Explaining Civil-Military Relations in Complex Political Environments: India and Pakistan in Compara Security Studies
Paul Staniland  |  May 22, 2008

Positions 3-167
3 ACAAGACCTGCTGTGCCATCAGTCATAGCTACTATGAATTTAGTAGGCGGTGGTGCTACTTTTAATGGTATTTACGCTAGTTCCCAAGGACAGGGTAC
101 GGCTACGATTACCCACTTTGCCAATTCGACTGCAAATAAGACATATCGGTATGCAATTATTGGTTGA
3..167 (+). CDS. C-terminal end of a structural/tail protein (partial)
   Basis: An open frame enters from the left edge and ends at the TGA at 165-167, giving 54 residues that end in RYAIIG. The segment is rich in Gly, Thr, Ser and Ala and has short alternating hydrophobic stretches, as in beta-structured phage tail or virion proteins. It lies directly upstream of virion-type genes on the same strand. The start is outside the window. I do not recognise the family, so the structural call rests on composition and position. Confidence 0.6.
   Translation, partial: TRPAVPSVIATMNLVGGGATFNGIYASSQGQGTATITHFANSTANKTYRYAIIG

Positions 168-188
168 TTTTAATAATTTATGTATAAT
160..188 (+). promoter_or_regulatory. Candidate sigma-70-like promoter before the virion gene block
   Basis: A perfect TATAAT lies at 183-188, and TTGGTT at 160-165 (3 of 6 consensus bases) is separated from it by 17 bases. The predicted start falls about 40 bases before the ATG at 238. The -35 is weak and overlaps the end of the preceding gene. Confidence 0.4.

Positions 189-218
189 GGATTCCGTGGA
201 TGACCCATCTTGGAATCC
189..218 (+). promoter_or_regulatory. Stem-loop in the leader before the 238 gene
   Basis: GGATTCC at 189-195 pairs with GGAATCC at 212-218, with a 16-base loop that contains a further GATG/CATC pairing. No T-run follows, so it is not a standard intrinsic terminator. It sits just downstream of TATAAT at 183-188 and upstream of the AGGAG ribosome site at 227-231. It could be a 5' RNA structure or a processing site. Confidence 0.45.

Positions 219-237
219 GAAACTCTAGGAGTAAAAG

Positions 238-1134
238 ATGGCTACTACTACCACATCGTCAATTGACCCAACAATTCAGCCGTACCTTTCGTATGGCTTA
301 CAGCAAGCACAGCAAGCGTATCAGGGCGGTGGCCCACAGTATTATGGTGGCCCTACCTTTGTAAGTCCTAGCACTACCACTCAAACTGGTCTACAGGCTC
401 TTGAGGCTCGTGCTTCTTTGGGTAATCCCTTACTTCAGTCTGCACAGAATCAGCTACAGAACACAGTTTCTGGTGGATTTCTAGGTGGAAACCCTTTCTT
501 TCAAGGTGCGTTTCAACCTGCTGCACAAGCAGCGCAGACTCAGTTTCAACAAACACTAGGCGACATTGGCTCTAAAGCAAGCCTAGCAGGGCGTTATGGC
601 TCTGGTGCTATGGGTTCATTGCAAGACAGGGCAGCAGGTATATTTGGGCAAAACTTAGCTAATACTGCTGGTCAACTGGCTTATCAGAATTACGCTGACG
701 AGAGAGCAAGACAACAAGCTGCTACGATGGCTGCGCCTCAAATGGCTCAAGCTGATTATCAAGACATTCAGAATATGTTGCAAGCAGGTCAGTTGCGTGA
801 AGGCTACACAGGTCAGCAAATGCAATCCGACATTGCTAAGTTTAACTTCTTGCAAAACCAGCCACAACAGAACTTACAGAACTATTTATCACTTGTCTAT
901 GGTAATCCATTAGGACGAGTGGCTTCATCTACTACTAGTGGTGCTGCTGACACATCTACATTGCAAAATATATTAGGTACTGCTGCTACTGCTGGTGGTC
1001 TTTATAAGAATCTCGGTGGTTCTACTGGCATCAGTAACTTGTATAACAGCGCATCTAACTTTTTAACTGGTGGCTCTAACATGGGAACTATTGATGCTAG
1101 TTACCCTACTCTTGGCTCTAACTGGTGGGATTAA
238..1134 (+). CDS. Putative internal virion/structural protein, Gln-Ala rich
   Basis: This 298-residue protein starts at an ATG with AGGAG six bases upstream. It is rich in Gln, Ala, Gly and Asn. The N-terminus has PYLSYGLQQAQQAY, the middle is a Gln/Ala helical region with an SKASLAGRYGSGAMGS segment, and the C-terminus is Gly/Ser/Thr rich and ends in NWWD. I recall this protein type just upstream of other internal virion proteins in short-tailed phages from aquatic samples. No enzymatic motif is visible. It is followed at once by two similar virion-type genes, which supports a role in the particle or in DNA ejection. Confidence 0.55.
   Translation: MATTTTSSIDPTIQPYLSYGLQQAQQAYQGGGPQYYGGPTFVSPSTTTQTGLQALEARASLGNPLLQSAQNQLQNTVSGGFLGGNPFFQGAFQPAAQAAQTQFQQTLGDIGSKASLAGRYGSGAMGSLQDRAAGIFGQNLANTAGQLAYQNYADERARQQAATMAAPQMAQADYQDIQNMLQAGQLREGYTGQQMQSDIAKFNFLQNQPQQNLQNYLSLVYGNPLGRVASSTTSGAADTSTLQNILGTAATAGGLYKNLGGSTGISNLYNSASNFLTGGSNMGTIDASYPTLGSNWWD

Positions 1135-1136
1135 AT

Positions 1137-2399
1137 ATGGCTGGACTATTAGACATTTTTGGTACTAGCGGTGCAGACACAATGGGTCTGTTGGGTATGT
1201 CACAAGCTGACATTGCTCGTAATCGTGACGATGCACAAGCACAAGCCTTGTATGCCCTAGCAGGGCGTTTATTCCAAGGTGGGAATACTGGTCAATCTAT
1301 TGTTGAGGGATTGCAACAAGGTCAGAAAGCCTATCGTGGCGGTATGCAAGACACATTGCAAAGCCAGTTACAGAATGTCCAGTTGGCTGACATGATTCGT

This article argues that military intervention into politics can only be understood by studying both the nature of threats and of domestic political arrangements. I offer a theory of the military in politics built around the interaction between threat configuration, political institutionalization, and civilian government legitimacy. The argument is tested with paired-comparison case studies of Indian and Pakistani civil-military relations since independence. Despite their similarities at the time of partition, these two militaries took completely different political trajectories. The cases reveal how structures of domestic politics interact with military threat perceptions to explain civilians' ability to maintain varying levels of control over the military.